Friday, December 2, 2011

Loscon: Some General Thoughts on Conventions

The very first convention I attended, before I had any professional story publication credits, was Fantasy Worlds Festival in Berkeley, put on by Marion Zimmer Bradley and her staff. Around 1980, I'd written her a fan letter and she'd written back. Knowing that I studied martial arts, she invited me and my sparring partner to work security (and also give a demonstration) for her convention. I knew nothing of conventions, so I had visions of staying up all night, dealing with one crisis after another, and was relieved to find everyone friendly and well-mannered, at least in the public areas. I had no idea of the delights of thoughtful, lively panel discussions, a dealer's room full of books, jewelry, and music, and the wonderful costumes, not to mention a whole weekend spent with kindred spirits and fellow book lovers. Not long after that, I made my first professional sale to Marion for the first Sword & Sorceress (DAW, 1984) and began taking this writing business seriously.

At that time, I lived on the west side of Los Angeles. I soon discovered that LA (more precisely, LASFS, the Los Angeles Science Fantasy Society) had its own convention, LosCon, which met every Thanksgiving weekend. For quite a few years, I was a regular attender, commuting from home. Then came a period of time when my family alternated Thanksgivings between Los Angeles and the Silicon Valley area, juggling the demands of home and more-distant relatives (who did not understand that fellowship trumps turkey). After I moved north, my attendance became even more irregular. It's been quite a few years since my last LosCon, it's in a different hotel (not to mention a different city, moving from Burbank to near LAX) from the one I knew way back when, but there is still a sense of homecoming, that this was "my local convention" as I was coming of age as a writer.

I think every regional convention develops its own flavor and character. Guests of honor change every year, and members come and go, but there usually is a core of participants and organizers, many of whom are volunteers who put in immense amounts of time and dedication to creating these transient gatherings. I loved walking into the hotel and greeting friends I may not have seen since the last convention, a process repeated year after year.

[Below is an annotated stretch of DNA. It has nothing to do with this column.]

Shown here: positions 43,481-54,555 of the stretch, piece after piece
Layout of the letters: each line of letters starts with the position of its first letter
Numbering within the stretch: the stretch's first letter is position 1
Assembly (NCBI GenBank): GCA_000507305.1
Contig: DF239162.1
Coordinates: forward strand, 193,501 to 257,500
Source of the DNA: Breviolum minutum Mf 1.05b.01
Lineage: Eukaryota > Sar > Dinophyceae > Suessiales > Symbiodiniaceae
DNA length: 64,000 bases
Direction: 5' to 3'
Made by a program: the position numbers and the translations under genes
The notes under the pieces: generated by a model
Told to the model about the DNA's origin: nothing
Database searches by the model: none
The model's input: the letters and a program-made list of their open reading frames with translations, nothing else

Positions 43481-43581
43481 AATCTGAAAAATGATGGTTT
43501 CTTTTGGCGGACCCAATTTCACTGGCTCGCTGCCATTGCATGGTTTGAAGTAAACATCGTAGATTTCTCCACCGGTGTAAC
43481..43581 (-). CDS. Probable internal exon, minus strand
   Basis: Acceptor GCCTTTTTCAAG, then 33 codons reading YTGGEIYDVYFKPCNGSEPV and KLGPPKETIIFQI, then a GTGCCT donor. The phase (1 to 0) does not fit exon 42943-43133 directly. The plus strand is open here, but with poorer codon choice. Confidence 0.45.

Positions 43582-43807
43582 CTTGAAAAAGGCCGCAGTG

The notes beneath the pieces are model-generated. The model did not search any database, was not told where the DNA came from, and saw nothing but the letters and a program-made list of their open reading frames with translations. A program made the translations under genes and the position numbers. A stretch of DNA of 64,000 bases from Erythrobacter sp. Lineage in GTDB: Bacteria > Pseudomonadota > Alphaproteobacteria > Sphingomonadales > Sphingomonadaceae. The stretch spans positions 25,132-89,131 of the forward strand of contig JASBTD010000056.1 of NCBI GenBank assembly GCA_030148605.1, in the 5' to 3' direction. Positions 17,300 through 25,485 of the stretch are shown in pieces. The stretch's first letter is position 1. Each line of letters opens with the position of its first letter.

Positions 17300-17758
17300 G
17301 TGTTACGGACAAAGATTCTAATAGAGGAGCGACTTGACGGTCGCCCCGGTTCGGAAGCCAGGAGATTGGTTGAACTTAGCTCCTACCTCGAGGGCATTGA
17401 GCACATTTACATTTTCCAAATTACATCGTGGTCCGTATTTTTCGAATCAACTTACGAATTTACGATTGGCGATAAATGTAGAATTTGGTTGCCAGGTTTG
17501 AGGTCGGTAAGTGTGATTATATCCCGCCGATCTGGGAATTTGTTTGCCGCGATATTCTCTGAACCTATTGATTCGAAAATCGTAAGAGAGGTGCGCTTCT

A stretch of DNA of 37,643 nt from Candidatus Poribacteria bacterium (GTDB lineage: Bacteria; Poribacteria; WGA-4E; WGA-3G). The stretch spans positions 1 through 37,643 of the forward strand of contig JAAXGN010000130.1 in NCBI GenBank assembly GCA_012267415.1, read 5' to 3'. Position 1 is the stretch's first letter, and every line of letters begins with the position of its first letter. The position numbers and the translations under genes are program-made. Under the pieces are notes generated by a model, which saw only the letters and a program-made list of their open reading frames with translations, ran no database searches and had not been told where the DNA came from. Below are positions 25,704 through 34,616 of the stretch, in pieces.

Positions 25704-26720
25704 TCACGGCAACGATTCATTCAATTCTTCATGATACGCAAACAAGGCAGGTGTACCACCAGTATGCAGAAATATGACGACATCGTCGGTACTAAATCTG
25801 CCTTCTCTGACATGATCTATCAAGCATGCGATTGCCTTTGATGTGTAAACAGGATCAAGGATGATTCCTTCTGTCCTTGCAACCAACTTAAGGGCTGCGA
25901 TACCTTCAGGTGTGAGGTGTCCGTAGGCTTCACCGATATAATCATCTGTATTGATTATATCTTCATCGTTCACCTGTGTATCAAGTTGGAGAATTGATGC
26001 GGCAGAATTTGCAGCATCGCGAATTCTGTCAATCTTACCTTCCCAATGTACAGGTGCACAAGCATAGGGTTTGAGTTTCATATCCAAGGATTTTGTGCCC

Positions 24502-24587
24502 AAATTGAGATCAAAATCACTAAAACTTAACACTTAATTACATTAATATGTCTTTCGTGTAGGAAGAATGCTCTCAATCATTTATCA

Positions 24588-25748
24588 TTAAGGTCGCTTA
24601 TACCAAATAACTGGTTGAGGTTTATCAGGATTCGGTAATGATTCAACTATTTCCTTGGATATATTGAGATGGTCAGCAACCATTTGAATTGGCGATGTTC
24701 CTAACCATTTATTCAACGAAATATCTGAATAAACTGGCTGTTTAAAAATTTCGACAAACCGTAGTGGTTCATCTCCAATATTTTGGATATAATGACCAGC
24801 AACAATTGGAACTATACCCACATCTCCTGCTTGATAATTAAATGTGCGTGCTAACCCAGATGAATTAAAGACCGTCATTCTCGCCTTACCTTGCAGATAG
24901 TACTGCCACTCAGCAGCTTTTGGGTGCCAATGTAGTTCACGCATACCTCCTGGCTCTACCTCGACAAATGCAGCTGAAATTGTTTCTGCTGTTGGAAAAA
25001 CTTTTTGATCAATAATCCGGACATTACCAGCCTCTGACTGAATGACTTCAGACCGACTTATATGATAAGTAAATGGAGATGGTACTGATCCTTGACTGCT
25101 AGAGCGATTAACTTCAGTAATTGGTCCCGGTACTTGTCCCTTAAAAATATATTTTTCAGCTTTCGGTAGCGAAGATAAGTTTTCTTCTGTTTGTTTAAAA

People attend conventions for all sorts of reasons -- to talk about books, their own or those they love to read -- to sing or dance -- to indulge in nonstop gaming -- to walk around in costumes and strut their stuff at the Masquerade -- to collect autographs -- to buy or sell stuff in the dealer's room -- to party (and get drunk and hope to get laid) -- to display their work in the Art Show (or to view it and maybe add to their own collections) -- to hobnob with fellow writers -- to listen to panels on writing, science fiction and fantasy, fannish lifestyles, politics, space exploration, you name it -- to watch anime (Japanese animation) for hours -- to hear directors or actors or artists talk about their work.

Me, I dance do this dance: I'm signed up to do a certain number of events (in this case, two panels, but it's often more, including readings and autograph sessions), and if there are friends I haven't seen for a time, I try to schedule lunch or dinner with them (true this time, with the added bonus that my older daughter lives in the area, so my Saturday dinner is spoken for). I always take a tour through the Dealer's Room early in the convention, so I can advise fans where to go to find my work, and to offer to sign copies; this comes under the heading of supporting book dealers. I also look over the program to see what panels I would like to listen to, as well.

So much for good intentions. It never works out that way. Unless I'm actually on a panel, in which case I have a professional obligation to get myself there (and on time), conventions all too often become a progression of impromptu reunions and introductions. One WorldCon in San Francisco -- it must have been 1994 or so -- we had to walk a couple of blocks between the hotel and the convention center, passing a construction zone. Each time I made the trip, it took me longer because there were more such meetings and greetings, two-minute conversations with heartfelt and sincere agreements to talk more at a quieter time (with the understanding that we would not, in fact, find such a time at a convention this size). It was also quite wonderful to see the expressions on the faces of the construction workers as the costumes got more colorful and imaginative. Klingons and pirates and sword-wielding women in eensie-weensie brass bikinis, oh my.


  1. I remember than convention in San Francisco. It was my first one. :-)

  2. I'll bet we saw one another among the hordes...